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Cereal prices remain high in food deficit districts

  • Food Security Outlook Update
  • Zimbabwe
  • September 2012
Cereal prices remain high in food deficit districts

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  • Key Messages
  • Updated food security outlook through December 2012
  • Key Messages
    • Food availability and access remain stable throughout the country, but maize prices in the areas of concern (Matabeleland North, Masvingo, Matabeleland South and the southern parts of Manicaland provinces) remain higher than the national average. Maize grain and meal is readily available in these areas through supplies from surplus districts and imports from South Africa and Zambia.

    • Cereal shortfalls for the Seasonal Targeted Assistance (STA) are likely to affect program coverage through December 2012.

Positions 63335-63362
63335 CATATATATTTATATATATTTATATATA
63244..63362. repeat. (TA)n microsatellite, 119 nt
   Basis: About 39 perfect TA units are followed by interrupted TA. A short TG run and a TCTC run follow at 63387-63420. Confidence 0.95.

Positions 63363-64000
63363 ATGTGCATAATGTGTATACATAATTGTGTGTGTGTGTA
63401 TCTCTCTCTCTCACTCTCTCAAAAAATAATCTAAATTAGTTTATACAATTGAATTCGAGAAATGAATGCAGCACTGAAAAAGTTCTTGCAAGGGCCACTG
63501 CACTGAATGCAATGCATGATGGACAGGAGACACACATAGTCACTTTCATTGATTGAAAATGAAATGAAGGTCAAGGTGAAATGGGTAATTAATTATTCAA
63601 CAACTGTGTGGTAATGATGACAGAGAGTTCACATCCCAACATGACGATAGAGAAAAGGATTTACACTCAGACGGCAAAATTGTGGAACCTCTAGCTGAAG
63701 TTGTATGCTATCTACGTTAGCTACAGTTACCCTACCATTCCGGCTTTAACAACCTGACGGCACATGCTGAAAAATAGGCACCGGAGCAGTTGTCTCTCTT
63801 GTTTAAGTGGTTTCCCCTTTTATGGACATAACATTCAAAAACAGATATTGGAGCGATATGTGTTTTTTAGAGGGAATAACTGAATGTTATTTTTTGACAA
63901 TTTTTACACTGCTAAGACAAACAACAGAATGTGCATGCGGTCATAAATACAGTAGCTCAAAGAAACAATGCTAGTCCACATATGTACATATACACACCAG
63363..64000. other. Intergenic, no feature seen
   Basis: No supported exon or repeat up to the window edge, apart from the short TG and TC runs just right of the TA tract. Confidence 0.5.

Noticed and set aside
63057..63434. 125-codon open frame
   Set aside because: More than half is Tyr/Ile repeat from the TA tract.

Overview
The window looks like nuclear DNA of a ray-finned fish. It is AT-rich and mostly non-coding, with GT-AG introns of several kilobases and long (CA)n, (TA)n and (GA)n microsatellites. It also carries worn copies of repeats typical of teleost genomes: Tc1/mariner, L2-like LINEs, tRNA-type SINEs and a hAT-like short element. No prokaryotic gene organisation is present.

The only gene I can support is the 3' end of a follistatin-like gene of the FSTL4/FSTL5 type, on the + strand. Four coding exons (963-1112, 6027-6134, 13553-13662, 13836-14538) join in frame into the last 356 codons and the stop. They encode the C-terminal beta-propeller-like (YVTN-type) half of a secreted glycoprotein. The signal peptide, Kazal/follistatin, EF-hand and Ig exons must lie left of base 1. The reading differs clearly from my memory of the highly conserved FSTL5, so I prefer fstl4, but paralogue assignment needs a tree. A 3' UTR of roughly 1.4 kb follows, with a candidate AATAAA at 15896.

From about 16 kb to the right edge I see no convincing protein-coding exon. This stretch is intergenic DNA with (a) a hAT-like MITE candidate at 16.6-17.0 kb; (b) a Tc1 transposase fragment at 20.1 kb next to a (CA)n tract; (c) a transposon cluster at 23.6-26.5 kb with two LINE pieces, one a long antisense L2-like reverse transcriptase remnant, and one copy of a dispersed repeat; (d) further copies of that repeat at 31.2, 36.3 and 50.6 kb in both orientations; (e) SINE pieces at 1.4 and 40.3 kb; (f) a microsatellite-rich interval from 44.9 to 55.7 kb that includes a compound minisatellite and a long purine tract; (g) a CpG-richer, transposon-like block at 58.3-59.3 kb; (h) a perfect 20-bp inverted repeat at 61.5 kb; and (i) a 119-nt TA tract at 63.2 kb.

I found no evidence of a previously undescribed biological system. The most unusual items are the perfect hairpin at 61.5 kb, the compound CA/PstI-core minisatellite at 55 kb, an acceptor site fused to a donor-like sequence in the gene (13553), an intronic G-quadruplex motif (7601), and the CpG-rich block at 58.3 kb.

• The rainfall outlook by the Zimbabwe Meteorological Services Department forecasts normal to below rains in Masvingo, Midlands and Matabeleland South provinces during the first and second half of the 2012-13 rainfall seasons. 

    Updated food security outlook through December 2012

    Throughout the country, food is expected to be readily available in local markets through December. Despite the availability of basic food stuffs in markets, a proportion of poor households are beginning to face challenges accessing markets due to reduced income opportunities and increasing staple prices. Although demand is high, local casual labor opportunities that typically provide income for households are limited. During the start of the 2012/13 agricultural season an improvement in labor availability is expected, although household purchasing power could continue to decline as food prices rise.